Frank Parker Sr., considered one of Brownsville’s best football players, died Friday at home at age 91.
The cause of death was respiratory distress.
As of Saturday, funeral services were pending.
Parker was a multi-sport athlete who earned nine letters before graduating from Brownsville High in 1947. Football is the sport for which he is best remembered, and it’s the sport that helped him gain induction into the Rio Grande Valley Sports Hall of Fame in 2019.
He was also a post on the basketball team and ran the open quarter mile in track for the Golden Eagles.
In football, Parker played center and linebacker, and he was a member of coach Bob Martin’s 1945 District 16-2A championship team that went 10-1. The Eagles were ranked No. 9 in the state that season. When he was a senior, Parker was chosen to play in the Texas All-Star Game in 1947 after earning all-state honorable mention recognition.
After high school, Parker received a scholarship to play football at the University of Texas at Austin. He played for the Longhorns two seasons before a career-ending knee injury at the start of his junior season halted his playing career. Parker was a member of the Longhorns team that defeated the Georgia Bulldogs 41-28 in the 1949 Orange Bowl.
At one time, Parker was named the center on the all-time Brownsville football team. The Brownsville Herald listed Parker as one of the city’s top versatile athletes in 1960.
Parker earned a business administration degree from UT-Austin in 1951 and became a successful businessman for many years at the Port of Brownsville. He was owner of the Gateway Harbor Tugboat Co. before retiring in 1998.
Frank Parker Jr. said his father developed a passion for playing golf, especially during his retirement years, and he continued to play the game with an 8-handicap at one point until health reasons forced him to give it up at age 88.
“My dad loved golfing, and he was pretty good at it for a while until he got older,” said Parker Jr., also a Brownsville businessman. “He would play three or four times a week. Rancho Viejo (Resort) was his favorite course. There was a group of about 12 to 15 (older) guys who would play golf (together in foursomes), and he was the last of that group. The others died, so he ended up having to start playing with younger guys.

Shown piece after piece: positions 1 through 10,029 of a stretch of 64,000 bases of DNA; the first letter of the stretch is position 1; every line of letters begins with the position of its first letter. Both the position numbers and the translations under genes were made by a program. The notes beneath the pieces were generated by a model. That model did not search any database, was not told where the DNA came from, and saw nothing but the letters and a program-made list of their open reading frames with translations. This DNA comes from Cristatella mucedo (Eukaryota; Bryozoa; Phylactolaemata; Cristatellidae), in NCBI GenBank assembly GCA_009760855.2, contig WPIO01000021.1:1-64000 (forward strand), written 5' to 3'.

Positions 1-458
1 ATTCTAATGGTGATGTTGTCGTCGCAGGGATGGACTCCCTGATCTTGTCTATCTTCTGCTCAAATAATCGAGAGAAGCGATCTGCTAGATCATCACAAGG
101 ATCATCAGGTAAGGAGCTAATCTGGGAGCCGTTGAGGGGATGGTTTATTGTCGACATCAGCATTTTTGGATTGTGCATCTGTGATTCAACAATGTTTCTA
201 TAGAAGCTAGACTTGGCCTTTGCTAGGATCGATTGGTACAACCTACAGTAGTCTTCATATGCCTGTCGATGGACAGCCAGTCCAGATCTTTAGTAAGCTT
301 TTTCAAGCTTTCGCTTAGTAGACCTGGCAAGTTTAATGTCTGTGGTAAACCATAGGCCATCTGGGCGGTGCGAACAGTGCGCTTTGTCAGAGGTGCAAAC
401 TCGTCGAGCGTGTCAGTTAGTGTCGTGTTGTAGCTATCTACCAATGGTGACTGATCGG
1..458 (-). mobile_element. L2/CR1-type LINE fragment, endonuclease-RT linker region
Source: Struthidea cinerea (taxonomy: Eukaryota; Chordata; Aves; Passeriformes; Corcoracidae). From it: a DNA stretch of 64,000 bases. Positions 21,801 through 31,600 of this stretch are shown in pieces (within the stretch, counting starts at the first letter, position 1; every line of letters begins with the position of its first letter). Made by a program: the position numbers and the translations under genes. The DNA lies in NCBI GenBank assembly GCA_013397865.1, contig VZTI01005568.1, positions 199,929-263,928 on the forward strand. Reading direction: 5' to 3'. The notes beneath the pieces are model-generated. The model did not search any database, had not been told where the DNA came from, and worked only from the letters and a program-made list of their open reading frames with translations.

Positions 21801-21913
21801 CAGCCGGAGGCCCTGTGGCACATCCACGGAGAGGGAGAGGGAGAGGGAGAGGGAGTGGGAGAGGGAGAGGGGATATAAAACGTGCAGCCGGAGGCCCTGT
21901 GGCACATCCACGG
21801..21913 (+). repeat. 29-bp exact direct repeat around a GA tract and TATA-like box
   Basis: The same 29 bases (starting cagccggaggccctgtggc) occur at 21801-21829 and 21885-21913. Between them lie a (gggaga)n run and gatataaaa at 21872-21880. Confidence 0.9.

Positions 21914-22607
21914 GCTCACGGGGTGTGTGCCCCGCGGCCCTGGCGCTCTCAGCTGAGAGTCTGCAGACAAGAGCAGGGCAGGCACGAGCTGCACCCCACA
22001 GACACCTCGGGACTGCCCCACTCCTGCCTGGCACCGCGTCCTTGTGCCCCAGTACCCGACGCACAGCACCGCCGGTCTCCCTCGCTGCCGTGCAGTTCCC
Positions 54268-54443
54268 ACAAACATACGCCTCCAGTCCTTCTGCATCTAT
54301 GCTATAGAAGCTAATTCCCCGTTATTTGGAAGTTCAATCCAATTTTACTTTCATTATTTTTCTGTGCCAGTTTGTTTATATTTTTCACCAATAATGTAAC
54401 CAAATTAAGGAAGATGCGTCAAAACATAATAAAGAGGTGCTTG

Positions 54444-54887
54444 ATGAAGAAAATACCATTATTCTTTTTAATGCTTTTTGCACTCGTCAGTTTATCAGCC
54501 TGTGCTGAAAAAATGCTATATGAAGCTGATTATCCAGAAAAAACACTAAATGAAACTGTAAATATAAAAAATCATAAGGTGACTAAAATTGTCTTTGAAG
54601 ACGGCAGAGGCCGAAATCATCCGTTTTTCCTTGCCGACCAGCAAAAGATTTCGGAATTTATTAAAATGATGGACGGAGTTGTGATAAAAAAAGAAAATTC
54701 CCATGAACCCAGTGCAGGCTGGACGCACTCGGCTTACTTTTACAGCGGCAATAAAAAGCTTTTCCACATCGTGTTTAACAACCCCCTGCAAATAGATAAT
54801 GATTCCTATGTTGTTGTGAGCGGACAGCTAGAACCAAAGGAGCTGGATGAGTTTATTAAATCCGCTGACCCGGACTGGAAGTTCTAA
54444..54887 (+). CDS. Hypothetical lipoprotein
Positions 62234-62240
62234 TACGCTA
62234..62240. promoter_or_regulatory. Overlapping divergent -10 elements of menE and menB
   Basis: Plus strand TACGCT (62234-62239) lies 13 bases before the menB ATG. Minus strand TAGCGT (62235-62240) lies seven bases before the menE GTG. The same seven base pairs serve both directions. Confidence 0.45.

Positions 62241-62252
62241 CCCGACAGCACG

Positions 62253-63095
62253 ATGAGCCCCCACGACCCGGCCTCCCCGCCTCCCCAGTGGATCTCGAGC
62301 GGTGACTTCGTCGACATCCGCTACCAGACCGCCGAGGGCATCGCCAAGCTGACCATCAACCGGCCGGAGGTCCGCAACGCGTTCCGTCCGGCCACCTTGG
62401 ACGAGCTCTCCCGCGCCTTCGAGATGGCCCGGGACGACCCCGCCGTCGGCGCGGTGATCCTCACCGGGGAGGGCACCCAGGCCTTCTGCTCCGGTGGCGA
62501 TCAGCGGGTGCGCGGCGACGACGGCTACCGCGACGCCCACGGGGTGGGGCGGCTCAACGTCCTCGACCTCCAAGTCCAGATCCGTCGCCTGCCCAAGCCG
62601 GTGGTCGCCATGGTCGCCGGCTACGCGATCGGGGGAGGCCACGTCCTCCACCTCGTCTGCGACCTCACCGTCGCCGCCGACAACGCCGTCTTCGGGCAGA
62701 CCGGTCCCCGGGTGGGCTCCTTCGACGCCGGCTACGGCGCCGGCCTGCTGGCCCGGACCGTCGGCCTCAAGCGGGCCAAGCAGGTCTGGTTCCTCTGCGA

“He liked to fish, too, and he taught me how to do that,” Parker Jr. added. “He was someone who liked to go to church every Sunday. He was also on the school board in Brownsville for a while, and he was a Rotarian, too.”
Parker Jr. said his father was always concerned about providing for the family, which included wife Carolyn, himself and five younger sisters.
“He was dedicated to taking care of us,” Parker Jr. said. “He provided for all of us and put us all through college. He was just a great dad, who helped all of us get a car and even paid our (auto) insurance. He just took care of us.”
Induction into the RGV Sports Hall of Fame meant a lot to his father, Parker Jr. said.
“I think by him being in there, it helped prolong his life,” Parker Jr. said. “His induction was something that really helped him out. He had been in the hospital for 21 days and got out a couple of weeks ago. He just did not want to go back to the hospital. He was ready to go.”
When interviewed for a story prior to his induction in June 2019, Parker Sr. said he was grateful to receive such recognition.
“I feel very honored,” Parker Sr. said during the interview. “Playing sports has been an influence and a very big part of my life. I’m a competitive person, and I always want to be first. I don’t think that’s selfish.
“Getting this honor is something all athletes strive for,” he added. “It’s nice to be recognized for one’s efforts. It’s very thoughtful of them to do this.”